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Meet Damián Szifrón, Director of Oscar-Nominated ‘Wild Tales’ (Exclusive Video)

Meet Damián Szifrón, Director of Oscar-Nominated 'Wild Tales' (Exclusive Video)

From writer-director Damián Szifrón, 39, “Wild Tales” was scooped up by Sony Pictures Classics out of the Cannes 2014 competition, played Sundance this year, among other fests, and opens in limited release this Friday, February 20.

Among all the dark explorations of the human spirit on display on the festival circuit, this tour-de-force collection of six insane, utterly identifiable tales of human beings pushed to extreme “primal instinctive behavior” (per the director)–from road rage-gone-wrong and a righteously precise explosive expert who fights a corrupt towing company, to the ultimate disastrous wedding–had universal appeal and was hugely entertaining. 

Each carefully wrought jewel of story is more delicious and outrageous and hilarious than the last. Think Almodóvar on Tarantino steroids. With a Gustavo Santaolalla score. (Almodóvar’s Spanish company El Deseo produced.) 

Sure enough, this hilarious movie hit big at Telluride and Toronto, where I interviewed him on my iPhone–first on video, then audio Q &A–below. He admits that he’s being courted by agencies and for many projects–duh–but intends to hang onto as much control over his next film as possible.  

Anne Thompson: It was a big deal to accepted into competition at Cannes. 


Damián Szifrón: 
When I received the call that Thierry Fremaux loved “Wild Tales,” that was like a plot point. I remember at that moment I could see that the things I had been doing were going international. I felt that change in a physical way.
Everybody can relate to these stories! In one, you set up this anal precise by-the-numbers guy who sets bombs and winds up using that skill in a gratifying way to fight parking tickets and towing companies: you up the stakes. 
We all know that the system is not made for us, that we are not the ones who get the benefit from it. He has nothing to lose and he enjoys it. That’s the important element to show. The moment the characters go wild and cross the line and feel good about it, even when things have bad or catastrophic endings, the moment they decide to be themselves and react to what is happening to them, I wanted to show the enjoyment in these characters. I always give the example of killing animals: I don’t like to hunt or kill anything, fish or deer– but when a mosquito is bothering you, when you finally catch it, you enjoy that, because it is messing with you.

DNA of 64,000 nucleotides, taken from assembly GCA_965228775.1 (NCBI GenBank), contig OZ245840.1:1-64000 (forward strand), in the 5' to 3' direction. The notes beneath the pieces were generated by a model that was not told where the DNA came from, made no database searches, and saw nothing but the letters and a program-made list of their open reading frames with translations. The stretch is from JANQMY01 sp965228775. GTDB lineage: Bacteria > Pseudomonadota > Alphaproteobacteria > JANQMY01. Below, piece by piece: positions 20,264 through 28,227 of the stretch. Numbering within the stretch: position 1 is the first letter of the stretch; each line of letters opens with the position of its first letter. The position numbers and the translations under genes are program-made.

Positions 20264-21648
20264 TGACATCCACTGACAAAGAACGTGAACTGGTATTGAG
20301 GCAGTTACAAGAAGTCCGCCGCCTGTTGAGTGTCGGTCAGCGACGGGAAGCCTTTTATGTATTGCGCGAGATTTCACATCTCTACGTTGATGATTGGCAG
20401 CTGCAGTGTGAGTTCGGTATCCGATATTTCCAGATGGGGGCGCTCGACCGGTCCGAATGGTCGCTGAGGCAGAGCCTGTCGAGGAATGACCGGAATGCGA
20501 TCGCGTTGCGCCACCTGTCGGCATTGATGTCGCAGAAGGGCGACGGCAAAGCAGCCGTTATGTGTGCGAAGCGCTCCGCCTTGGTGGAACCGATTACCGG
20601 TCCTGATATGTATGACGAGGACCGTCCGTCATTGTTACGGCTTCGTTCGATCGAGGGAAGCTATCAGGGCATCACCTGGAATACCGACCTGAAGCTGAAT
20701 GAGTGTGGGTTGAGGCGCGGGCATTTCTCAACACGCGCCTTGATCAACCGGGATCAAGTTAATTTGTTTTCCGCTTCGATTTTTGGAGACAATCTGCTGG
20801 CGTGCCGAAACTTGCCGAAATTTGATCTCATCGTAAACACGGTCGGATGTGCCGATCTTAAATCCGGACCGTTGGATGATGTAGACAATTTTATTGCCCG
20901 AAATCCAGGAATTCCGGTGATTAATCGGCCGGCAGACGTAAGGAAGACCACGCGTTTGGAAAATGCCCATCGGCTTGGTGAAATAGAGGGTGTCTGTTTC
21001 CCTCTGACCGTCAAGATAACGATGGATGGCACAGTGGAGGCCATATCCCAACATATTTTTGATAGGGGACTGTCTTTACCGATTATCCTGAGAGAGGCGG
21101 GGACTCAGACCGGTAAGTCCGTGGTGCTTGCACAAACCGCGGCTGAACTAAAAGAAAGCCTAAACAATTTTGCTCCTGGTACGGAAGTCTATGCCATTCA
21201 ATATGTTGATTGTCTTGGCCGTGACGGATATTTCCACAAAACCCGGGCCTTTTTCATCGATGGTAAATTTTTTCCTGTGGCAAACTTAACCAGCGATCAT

We are pacific, with a tendency to be good to each other, but when somebody bothers you, that changes your nature. Your nature is to want to defend or react. Sometimes you measure the cost or benefit of everything with each step you take. Animals don’t, they have the instinct. We have the instinct but we have the ability to not follow it. But the cost of repression is huge. You keep somethings inside you for years. Some crazy people are yelling and acting out, living in a fight that happened 20 years ago.

You’re a huge hit in Argentina? 

It was the biggest opening in Argentinian film history, ever, the biggest film of the year including “Frozen.”

You are being chased by Hollywood. Have you shown anyone your material? 

I am interested in making something in English as the next step, I don’t know exactly what.  I have received a huge amount of offerings and scripts, and am meeting people.  I will take the time, a few months, to really think about it. I have scripts already written and could do them now. They all include humor in some form, but they are not comedies, including the western–it has a lot of humor too. I have not yet presented for financing. I think I could get it. I also want to write new scripts. I am interested in creating shows for TV, which I have done in Argentina, I have beautiful ideas for TV shows. It’s a wonderful dilemma, I can live with it.

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